2. Promote hydraulic fracturing and horizontal drilling. There are roughly 30 oil- and natural gas-producing states in America. In every one of them, fracking has increased the amount of recoverable natural gas to the point that the U.S. now has the largest reserves of recoverable gas in the world, more than Qatar, more than Russia, and even more than Saudi Arabia.

       3.  Work with industry, not against it. America`s energy renaissance has been made possible by the innovation and ingenuity of private industry. Federal and state agencies and policymakers should make it a practice to work with the oil and gas industry to improve any safety or environmental.

       4. Meet our nation`s own energy needs before we worry about other countries. The best way to help Europe escape the yoke of European dependence on Russian natural gas, and help Mexico maximize its oil resources, is by exporting our technology and expertise, not our oil and gas.

       “OPEC members are on the run, suffering low oil prices and coordinating supply cuts. But they`re playing the long game. It`s not enough to match the influence of the Organization of Petroleum Exporting Countries; we must beat them in the long term. How do we do that?

       1. Work with our allies. With Mexico and Canada, establish a North American Energy Alliance to create an energy powerhouse that will never have to bow to the demands of OPEC again.

       2. Modernize government fleets. Federal, state, county and local fleets should be looking for ways to save taxpayer money, strengthen our economy and reduce pollution by leading the changeover from using gasoline and diesel to using cheaper, cleaner fuels.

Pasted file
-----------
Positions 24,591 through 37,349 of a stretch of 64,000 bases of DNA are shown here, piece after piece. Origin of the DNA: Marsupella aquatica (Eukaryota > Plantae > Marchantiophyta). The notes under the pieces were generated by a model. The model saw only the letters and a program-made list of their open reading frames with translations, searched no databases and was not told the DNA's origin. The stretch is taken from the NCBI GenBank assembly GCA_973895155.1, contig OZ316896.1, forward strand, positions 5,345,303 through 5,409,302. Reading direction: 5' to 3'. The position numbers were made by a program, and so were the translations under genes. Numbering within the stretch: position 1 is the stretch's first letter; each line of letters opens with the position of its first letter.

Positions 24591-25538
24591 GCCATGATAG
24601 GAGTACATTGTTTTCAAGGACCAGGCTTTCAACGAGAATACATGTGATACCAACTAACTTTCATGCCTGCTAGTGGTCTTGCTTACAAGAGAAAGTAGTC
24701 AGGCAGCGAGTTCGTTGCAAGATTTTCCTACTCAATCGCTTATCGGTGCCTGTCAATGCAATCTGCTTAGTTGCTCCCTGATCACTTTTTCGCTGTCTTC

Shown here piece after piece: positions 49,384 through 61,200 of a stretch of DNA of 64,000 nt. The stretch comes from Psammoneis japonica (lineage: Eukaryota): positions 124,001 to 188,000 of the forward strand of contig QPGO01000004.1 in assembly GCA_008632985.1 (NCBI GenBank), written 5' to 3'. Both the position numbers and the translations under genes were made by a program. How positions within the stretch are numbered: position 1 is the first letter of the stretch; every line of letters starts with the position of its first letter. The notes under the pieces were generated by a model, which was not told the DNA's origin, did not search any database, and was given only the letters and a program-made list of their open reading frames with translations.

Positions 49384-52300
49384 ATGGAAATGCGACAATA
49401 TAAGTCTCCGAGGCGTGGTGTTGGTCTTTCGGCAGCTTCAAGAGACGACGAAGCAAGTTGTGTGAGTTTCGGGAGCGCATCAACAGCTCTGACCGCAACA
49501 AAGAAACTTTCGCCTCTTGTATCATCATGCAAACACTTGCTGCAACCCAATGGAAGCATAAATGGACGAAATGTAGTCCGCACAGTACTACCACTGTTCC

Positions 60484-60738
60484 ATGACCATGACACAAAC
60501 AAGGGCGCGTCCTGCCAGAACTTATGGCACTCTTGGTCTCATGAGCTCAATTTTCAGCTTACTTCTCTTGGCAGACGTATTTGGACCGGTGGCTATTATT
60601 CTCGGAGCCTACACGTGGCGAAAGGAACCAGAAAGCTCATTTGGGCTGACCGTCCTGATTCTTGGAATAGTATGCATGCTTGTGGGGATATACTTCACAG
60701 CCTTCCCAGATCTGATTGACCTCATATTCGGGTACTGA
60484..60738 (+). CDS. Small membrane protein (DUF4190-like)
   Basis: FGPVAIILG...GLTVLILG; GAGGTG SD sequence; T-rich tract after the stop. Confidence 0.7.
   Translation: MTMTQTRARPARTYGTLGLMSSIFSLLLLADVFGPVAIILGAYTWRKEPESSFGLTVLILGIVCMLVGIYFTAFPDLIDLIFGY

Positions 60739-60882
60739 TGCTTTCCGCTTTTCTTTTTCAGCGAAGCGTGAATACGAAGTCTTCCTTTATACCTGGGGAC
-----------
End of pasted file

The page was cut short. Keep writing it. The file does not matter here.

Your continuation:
3. Build the electrical grid of the future. Electric vehicles aren`t going to replace oil and the internal combustion engines overnight. But renewable energy sources have a lot of potential, and we need a power grid capable of connecting those vehicles (and everything else) to the next generation of power plants, promoting greater efficiency, and protecting America against cyber or physical attacks.

       4. Continue to research and develop new energy sources. Wind and solar prices are going to continue to drop, and the middle of America is the Saudi Arabia of Wind. States like Iowa have embraced wind energy and offshore wind turbines that are fast becoming commercially viable.”

       Pickens makes some good points here that apply direct to Wyoming’s largest industry – energy.

1703 - Rising from Plains tells about Wyo geology

Re-reading an old favorite book is much like renewing an acquaintance with an old friend.  The experience is rewarding and fulfilling.

         This happened to me recently when I picked up John McPhee’s classic book about Wyoming geology, Rising from the Plains.

         It`s been said there are no boring stories, just boring writers.  With that thought it mind, it would seem that a book about geology would be interesting only to geologists. 

         This early 1990s book ranks as one of the most interesting and most important books ever written about Wyoming. And the author, Pulitzer Prize Winner McPhee, was presented an honorary degree last year from the University of Wyoming, partially because of it.